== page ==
With the arrival of a new generation of workers comes a new set of personal and cultural values that employers must adapt to as they try to attract and retain the top talent.
To understand common motives and ambitions among young business professionals, employers often turn to educators who already have firsthand experience working closely with the demographic.
Candid conversations in and out of the classroom can provide academic instructors and advisers with insight into the changing times.
“I think millennials have a bit of a different view of the workplace,” said Koleta Moore, associate director of graduate programs at Grand Valley State University’s Seidman College of Business. “They’re more invested in a work/life balance. With some of the downsizing that happened in the 2000s, that innate organization loyalty isn’t the same as it was in previous generations. Employers have got to be mindful of these things. How does this young person who has come into school and taken the time and effort to educate themselves get a return from a company without having to go elsewhere?”
While bringing in fresh faces may inject new energy into a workplace, employers can quickly lose that drive, and then the employees themselves, by not acknowledging and respecting their desires, Moore said. In her view, the key to retaining millennial talent is keeping them engaged.
That need for engagement was echoed by other local academics.
“They want jobs that are going to excite and engage them,” said Bob Clarkson, associate dean of Davenport University’s Donald W. Maine College of Business. “I think probably 20, 30 years ago, pay, benefits and stability were things that you saw as being the number one concern. Now, you’re seeing that a lot of students want jobs that really fit what they’re about. They’re willing to maybe sacrifice a little bit in pay and stability because they really want jobs that are going to ignite their passion for the work.”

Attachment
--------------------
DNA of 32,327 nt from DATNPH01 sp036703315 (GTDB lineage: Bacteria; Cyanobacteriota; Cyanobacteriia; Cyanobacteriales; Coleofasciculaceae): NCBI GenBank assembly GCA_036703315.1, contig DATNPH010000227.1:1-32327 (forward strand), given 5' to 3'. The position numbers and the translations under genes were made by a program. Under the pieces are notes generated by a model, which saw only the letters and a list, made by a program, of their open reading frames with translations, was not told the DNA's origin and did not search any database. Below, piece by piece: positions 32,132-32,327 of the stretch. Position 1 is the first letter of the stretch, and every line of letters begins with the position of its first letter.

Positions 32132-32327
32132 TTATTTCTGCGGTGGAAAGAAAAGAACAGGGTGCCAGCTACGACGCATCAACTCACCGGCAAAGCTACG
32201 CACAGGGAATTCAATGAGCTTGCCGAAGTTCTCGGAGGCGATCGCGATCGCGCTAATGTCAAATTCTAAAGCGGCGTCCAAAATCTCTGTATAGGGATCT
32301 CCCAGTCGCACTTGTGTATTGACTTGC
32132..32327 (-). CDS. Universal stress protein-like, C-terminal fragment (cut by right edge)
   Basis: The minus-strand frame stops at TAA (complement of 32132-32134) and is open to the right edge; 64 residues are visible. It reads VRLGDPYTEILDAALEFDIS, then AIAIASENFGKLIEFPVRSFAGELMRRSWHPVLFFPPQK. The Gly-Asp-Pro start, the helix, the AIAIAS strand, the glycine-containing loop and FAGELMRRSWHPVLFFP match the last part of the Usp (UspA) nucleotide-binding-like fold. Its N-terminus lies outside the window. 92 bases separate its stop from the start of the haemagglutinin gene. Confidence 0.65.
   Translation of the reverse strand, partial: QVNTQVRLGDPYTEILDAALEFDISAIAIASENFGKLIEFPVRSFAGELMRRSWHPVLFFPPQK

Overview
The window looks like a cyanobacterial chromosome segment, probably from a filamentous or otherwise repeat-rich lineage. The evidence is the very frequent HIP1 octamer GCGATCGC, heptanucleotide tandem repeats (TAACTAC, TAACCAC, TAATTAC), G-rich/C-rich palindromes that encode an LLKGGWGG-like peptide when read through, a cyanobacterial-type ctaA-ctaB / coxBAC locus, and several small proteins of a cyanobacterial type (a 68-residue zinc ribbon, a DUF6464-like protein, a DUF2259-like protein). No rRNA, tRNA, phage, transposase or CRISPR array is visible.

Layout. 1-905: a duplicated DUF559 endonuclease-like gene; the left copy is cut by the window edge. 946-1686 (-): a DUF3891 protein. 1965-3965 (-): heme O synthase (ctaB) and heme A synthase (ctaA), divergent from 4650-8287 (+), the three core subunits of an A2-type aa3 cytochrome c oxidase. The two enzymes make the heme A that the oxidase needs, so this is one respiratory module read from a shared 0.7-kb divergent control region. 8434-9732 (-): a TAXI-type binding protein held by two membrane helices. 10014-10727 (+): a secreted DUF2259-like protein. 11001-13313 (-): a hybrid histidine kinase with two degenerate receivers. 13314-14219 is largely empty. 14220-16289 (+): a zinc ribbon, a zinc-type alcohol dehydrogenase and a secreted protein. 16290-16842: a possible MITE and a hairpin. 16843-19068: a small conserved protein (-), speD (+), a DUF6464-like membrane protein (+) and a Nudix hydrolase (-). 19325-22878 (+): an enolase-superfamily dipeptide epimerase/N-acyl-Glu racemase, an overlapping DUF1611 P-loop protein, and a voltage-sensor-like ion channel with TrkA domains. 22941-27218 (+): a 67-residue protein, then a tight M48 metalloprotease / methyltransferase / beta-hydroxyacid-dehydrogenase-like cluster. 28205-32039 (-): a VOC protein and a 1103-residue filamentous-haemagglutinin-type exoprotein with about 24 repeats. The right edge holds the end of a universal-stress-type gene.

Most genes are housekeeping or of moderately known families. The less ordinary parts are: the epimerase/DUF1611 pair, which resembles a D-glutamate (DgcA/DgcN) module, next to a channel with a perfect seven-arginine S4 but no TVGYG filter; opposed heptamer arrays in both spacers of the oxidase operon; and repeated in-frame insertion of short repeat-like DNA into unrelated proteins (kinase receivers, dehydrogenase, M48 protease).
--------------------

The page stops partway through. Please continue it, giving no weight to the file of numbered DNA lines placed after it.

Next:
Educators say employers can inspire that passion by encouraging and rewarding innovation, introducing variety into the workplace and promoting an explicit set of corporate values with which potential employees can align. They feel the new generation wants to have a clear idea of a company’s direction and its ethos.
“We find that there is a strong sense of purpose that the millennials would like to see. The purpose is not just about money. I think the phrase to use would be, ‘a profit with purpose,’” said Sridhar Sundaram, associate dean of GVSU’s Seidman College of Business. “They’re starting to look for a specific environment that is just as important as a salary you’re going to pay.”
Sundaram says that passing this knowledge onto employers has become a critical part of the services that business schools provide, along with developing students for the professional environment. He noted that advancements in personal technology have led to a relatively independent generation that may require more training in soft skills and team-building than before.
However, the same independence lends itself to an entrepreneurial drive for many students entering the workforce, which can be beneficial to companies if fostered correctly.
“Something we’ve talked about — particularly with our younger professionals — is the term ‘corporate entrepreneurship.’ When you have individuals who have that mindset for development and growing new ventures, you can allow them to do it within the corporation,” Moore said. “So, they can still venture out and bring new ideas to the table, but they don’t have to leave make it happen. They get the best of both worlds.”